ST. THOMAS, VIRGIN ISLANDS —
Members of the 14th Airlift Squadron at Joint Base Charleston, S.C., the Federal Aviation Administration and the Federal Emergency Management Agency completed a humanitarian mission in support of Hurricane Maria to St. Thomas, Virgin Islands, Sept. 23.
The mission provided the islands with a FAA mobile air traffic control tower with an instrument landing system and FAA air traffic controllers. Additionally, the mission delivered 13,000 pounds of food and water.
“This mission is providing humanitarian support to areas in the Virgin Islands affected by multiple hurricanes,” said Senior Airman Mark Darnell, 14th AS loadmaster. “Missions like this one are what I signed up for. Its an incredible feeling to bring relief to people in need.”
Hurricane Maria, with winds in excess of 90 miles per hour, was a category five storm when it passed west of St. Croix, Virgin Islands, Sept. 21, causing flooding throughout the islands. The air traffic control tower at the Cyril E. King Airport in St. Thomas was damaged due to the flooding.
“The existing tower sustained quite a bit of water damage and at this point it is not a safe environment for the controllers to utilize,” said Bruce Williams, FAA electronic engineer. “This tower facilitates air traffic control and directs aircraft on the ramp and airspace. The advantage of having a tower instead of sitting at a table tracking everything is the improved communication between controllers and pilots.”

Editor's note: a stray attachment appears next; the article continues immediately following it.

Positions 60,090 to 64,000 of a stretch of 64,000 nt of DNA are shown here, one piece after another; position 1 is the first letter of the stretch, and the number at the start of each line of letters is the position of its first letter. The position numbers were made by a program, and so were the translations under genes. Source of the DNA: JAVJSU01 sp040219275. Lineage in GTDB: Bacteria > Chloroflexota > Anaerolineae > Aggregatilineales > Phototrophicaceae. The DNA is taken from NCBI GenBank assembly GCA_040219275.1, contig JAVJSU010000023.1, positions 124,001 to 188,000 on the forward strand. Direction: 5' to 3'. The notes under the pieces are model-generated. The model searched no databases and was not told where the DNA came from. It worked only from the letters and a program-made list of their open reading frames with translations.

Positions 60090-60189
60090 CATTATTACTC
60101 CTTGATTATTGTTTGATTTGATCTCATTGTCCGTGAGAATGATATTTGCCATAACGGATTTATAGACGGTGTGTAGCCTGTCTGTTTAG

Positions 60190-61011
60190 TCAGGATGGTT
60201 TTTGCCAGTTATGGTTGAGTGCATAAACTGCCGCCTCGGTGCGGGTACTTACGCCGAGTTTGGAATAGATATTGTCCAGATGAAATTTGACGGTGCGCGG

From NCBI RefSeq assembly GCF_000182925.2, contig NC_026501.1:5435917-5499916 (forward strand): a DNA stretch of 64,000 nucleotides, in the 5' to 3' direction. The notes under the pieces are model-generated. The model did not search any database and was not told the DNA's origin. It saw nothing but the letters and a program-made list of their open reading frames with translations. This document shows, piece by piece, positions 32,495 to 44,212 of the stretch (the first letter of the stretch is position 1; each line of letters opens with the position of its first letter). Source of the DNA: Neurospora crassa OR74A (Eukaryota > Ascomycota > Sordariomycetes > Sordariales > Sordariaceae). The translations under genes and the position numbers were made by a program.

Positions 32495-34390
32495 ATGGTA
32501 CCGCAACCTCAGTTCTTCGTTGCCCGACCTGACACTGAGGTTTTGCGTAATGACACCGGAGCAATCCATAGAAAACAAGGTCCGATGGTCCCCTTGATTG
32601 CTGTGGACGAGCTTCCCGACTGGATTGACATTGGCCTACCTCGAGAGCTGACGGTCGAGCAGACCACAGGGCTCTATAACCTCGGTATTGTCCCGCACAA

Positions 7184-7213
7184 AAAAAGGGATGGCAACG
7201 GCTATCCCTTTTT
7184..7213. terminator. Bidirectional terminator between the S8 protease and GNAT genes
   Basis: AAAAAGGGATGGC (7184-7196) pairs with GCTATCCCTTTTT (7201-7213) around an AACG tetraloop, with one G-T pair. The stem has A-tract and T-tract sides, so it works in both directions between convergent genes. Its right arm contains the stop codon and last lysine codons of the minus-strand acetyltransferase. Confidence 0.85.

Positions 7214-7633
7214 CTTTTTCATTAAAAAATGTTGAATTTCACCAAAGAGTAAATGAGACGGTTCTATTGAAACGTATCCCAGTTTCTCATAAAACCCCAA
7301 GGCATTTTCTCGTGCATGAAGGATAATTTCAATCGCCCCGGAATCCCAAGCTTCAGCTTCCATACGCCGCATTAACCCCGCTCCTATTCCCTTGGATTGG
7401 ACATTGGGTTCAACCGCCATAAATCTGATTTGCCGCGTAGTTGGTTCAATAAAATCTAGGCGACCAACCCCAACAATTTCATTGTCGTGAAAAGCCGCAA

Members of the Air National Guard, 161st Air Refueling Wing, from Phoenix, Ariz. are ensuring operations continue in St. Thomas. They are working to load and unload aircraft and manage the airfield so aircraft can get in and out as efficiently as possible. FEMA staff members distributed food and water to those on the ground supporting relief efforts after the cargo was unloaded by the 161st ARW from the C-17 Globemaster III.
“When people are in trouble we are going to help if we have the resources,” said Capt. Woody Sukut, 14th AS pilot. “We’re all people. If I was in a similar situation, I hope someone would be coming to deliver the same critical supplies.”
The 437th Aircraft Maintenance Squadron keeps two C-17s on standby in the event an emergency mission is needed. The 437th AMXS had the aircraft ready to fly less than three hours after being alerted of the mission.
"With all the recent hurricanes, we've been all hands on deck," said Darnell. "We're actively working to make sure relief supplies get to where they need to go."
Mobility Airmen work side-by-side with joint and international partners. Whether it's delivering humanitarian aid to people in need in the Virgin Islands or transporting coalition forces to dirt strips in Africa, Afghanistan and Iraq. They get the job done together.